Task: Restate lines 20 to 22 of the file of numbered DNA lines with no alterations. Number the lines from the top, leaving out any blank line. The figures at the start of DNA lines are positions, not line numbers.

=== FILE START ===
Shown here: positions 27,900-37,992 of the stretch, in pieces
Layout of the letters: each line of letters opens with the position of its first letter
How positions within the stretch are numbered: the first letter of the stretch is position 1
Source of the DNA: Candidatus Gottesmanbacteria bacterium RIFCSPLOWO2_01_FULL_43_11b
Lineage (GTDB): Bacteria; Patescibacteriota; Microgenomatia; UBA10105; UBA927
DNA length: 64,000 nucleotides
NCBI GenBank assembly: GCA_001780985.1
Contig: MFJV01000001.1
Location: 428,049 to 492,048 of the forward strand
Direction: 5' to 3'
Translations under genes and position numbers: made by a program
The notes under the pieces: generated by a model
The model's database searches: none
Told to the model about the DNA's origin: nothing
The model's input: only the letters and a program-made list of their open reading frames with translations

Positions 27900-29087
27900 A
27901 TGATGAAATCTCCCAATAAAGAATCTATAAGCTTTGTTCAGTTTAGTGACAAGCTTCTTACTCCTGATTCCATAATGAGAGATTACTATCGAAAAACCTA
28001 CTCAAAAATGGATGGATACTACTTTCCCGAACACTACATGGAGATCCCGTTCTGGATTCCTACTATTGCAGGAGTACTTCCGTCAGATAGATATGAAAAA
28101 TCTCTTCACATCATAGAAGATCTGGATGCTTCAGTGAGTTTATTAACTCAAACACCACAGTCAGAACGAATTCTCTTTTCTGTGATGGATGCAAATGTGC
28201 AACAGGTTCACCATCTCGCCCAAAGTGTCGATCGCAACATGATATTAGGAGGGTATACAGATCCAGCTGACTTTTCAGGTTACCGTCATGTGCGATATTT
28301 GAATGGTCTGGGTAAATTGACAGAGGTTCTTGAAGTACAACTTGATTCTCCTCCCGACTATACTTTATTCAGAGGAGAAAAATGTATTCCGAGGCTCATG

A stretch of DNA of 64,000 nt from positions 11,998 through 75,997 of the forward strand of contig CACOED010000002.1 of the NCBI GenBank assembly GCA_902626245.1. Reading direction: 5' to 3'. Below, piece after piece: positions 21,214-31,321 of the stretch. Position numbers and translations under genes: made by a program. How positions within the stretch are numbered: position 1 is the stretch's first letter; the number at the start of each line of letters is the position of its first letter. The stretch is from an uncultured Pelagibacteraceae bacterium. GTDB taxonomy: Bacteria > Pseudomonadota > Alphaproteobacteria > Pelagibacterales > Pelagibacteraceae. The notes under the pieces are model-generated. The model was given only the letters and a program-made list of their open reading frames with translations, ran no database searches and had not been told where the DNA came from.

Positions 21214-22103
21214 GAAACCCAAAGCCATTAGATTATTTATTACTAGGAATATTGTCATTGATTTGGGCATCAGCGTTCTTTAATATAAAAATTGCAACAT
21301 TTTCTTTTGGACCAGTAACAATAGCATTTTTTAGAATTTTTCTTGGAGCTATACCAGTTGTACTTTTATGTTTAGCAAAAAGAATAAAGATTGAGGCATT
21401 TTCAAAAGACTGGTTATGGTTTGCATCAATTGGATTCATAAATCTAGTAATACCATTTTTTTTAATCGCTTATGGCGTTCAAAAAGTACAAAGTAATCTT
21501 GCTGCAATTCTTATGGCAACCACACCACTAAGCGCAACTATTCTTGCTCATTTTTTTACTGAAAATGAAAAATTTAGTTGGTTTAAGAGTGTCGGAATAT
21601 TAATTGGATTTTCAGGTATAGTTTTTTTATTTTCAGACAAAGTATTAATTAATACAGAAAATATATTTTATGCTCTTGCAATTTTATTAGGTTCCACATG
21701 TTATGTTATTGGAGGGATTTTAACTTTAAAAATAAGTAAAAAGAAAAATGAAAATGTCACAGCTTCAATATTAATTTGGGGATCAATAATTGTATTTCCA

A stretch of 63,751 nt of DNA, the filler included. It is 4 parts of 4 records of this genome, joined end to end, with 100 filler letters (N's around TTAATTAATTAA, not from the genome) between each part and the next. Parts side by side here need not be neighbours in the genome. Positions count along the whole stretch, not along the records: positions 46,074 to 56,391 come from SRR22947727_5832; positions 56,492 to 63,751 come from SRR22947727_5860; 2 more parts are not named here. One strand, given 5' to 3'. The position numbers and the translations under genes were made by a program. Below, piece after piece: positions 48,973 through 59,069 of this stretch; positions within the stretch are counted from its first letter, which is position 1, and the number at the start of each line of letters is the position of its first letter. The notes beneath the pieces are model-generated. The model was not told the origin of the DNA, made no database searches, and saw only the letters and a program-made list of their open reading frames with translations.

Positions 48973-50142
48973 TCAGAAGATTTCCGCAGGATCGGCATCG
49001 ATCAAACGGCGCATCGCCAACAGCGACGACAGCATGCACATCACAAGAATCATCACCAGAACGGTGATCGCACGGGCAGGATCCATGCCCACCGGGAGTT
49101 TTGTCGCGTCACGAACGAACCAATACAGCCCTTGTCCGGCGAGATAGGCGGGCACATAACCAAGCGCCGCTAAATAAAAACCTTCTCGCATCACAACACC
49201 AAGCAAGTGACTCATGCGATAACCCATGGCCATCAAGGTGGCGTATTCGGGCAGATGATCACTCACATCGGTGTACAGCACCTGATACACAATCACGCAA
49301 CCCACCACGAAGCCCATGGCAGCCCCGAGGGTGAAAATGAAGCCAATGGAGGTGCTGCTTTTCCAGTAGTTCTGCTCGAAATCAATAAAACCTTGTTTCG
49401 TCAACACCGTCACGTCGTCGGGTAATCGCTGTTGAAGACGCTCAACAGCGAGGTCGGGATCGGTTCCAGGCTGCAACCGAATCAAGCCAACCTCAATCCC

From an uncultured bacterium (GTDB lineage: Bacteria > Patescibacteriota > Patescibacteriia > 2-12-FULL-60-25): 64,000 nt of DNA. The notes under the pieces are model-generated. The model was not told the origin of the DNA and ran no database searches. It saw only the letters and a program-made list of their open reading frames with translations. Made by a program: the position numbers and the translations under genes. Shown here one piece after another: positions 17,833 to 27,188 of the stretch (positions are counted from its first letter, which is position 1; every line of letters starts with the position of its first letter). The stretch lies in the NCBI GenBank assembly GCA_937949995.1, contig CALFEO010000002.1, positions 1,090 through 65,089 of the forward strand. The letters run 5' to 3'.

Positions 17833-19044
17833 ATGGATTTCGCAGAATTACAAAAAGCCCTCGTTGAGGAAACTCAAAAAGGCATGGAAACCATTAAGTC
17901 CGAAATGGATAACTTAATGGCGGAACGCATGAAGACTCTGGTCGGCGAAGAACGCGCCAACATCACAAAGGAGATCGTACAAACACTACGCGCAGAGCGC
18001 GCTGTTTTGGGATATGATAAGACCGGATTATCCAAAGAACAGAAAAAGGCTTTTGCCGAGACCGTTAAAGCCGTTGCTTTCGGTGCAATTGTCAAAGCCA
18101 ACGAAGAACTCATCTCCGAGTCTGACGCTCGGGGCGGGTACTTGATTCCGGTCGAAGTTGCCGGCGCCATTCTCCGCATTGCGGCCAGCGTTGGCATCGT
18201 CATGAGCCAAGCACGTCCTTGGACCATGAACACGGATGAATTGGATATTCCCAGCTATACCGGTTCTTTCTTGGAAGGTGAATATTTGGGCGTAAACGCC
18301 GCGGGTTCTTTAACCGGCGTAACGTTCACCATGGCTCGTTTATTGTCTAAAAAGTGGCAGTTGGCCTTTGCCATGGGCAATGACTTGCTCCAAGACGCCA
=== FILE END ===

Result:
28101 TCTCTTCACATCATAGAAGATCTGGATGCTTCAGTGAGTTTATTAACTCAAACACCACAGTCAGAACGAATTCTCTTTTCTGTGATGGATGCAAATGTGC
28201 AACAGGTTCACCATCTCGCCCAAAGTGTCGATCGCAACATGATATTAGGAGGGTATACAGATCCAGCTGACTTTTCAGGTTACCGTCATGTGCGATATTT
28301 GAATGGTCTGGGTAAATTGACAGAGGTTCTTGAAGTACAACTTGATTCTCCTCCCGACTATACTTTATTCAGAGGAGAAAAATGTATTCCGAGGCTCATG